Mr. Ewasko: Correct–or I–yes. So there's nothing stopping that teacher having support or counsel or an agent with them. It's just that this would be repre­sen­tation in an in­vesti­gation. This is seeming to be as if that person or support or counsel would be speaking on the teacher's behalf during the in­vesti­gation.

Mr. Altomare: Correct.

      And just in briefly absorbing what was in section 8.25(3), you know, the previous amend­ment, I believe that that one talked about repre­sen­tation, and this also talks about repre­sen­tation but really makes it quite clear that repre­sen­tation will be there.

Mr. Chairperson: Any further questions?

      Seeing none, is the com­mit­tee ready for the question?

Some Honourable Members: Question.

Mr. Chairperson: Shall the amend­ment pass?

Some Honourable Members: Yes.

Some Honourable Members: No.

Mr. Chairperson: I hear a no.

Voice Vote

Mr. Chairperson: All those in favour of the amendment, please say aye.

Some Honourable Members: Aye.

Mr. Chairperson: All those opposed, please say nay.

Some Honourable Members: Nay.

Mr. Chairperson: It is my opinion, the Nays have it.

      The amend­ment is accordingly defeated.

Mr. Altomare: On division.

Mr. Chairperson: On division.

* * *

Mr. Chairperson: Mr. Altomare.

Mr. Altomare: Thank you, Mr. Chair.

      I move

THAT Clause 8 of the Bill be amended in the proposed section 8.24–[interjection] I will carry on, Mr. Chair? Okay.

* (19:00)

Mr. Chairperson: Mr. Altomare.

Mr. Altomare: I move

THAT Clause 8 of the Bill be amended in the proposed section 8.24

      (a) in subsection (1), by striking out "three" and substituting "five";

      (b) in subsection (2), by striking out "One member of the panel must be a teacher" and substituting "Three members of the panel must be teachers"; and–in

      (c) in subsection (4), by striking out "three" and substituting "five".

Mr. Chairperson: I'll once again ask if there's leave if it can be in Hansard as written? [Agreed]

THAT Clause 8 of the Bill be amended in the proposed section 8.24

      (a) in subsection (1), by striking out "three" and substituting "five";

      (b) in subsection (2), by striking out "One member of the panel must be a teacher" and substituting "Three members of the panel must be teachers"; and

      (c) in subsection (4), by striking out "three" and substituting "five".

Mr. Chairperson: It's been moved by Mr. Altomare

THAT Clause 8 of the Bill

An Honourable Member: Dispense.

Mr. Chairperson: Dispense?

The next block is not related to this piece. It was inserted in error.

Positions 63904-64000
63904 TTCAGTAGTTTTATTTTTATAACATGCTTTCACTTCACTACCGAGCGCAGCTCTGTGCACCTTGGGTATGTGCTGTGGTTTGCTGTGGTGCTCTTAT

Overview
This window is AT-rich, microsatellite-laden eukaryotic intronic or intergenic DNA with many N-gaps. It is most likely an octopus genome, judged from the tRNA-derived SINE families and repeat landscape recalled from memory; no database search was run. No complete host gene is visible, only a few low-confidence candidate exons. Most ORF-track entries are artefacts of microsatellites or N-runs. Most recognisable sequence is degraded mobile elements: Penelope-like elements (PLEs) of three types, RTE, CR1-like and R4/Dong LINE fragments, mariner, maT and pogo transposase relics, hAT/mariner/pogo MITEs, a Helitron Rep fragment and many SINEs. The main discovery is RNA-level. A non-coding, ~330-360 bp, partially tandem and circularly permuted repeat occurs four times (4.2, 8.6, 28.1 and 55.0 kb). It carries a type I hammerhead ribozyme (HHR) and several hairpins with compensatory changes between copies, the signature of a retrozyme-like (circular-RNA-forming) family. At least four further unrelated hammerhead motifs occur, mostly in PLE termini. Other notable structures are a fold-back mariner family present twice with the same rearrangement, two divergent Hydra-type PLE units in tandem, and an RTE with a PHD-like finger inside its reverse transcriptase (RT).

The motion in order. The floor is open for questions.

      Any questions? I see none.

      Is the com­mit­tee ready for the question?

Some Honourable Members: Question.

Mr. Chairperson: Shall the amend­ment pass?

Some Honourable Members: Pass.

Some Honourable Members: No.

Mr. Chairperson: I hear a no.

Voice Vote

Mr. Chairperson: All those in favour of the amendment, please say aye.

Some Honourable Members: Aye.

Mr. Chairperson: All those opposed, please say nay.

Some Honourable Members: Nay.

Mr. Chairperson: In my opinion, the Nays have it.

      The amend­ment is accordingly defeated.

Mr. Altomare: On division.

Mr. Chairperson: The motion is defeated on division.

* * *

Mr. Altomare: Mr. Chair, I have another amend­ment.

Mr. Chairperson: Mr. Altomare? [interjection]

Mr. Altomare: This part of–one–this amend­ment has already been dealt with earlier by the com­mit­tee.

      So, no further amend­ments.

Mr. Chairperson: Is there any further questions on clause 8?

      Seeing none, clause 8 as amended–pass; clauses 9 through 12–pass; clause 13–pass; clauses 14 and 15–pass; enacting clause–pass; title–pass.

      Shall the bill be reported? [Agreed] The bill shall–[interjection] Slight correction.

      Bill be reported as amended.

* * *

Mr. Chairperson: We've had a written submission from Anne-Marie Robinson from Stop Educator Child Ex­ploit­ation.

      Is there leave to distribute this submission electronically to all members? [Agreed]

      And number two, is it the will of the com­mit­tee for it to appear in tonight's Hansard transcript? [Agreed]

      It shall be done.

      The hour being 7:07, what is the will of the com­mit­tee?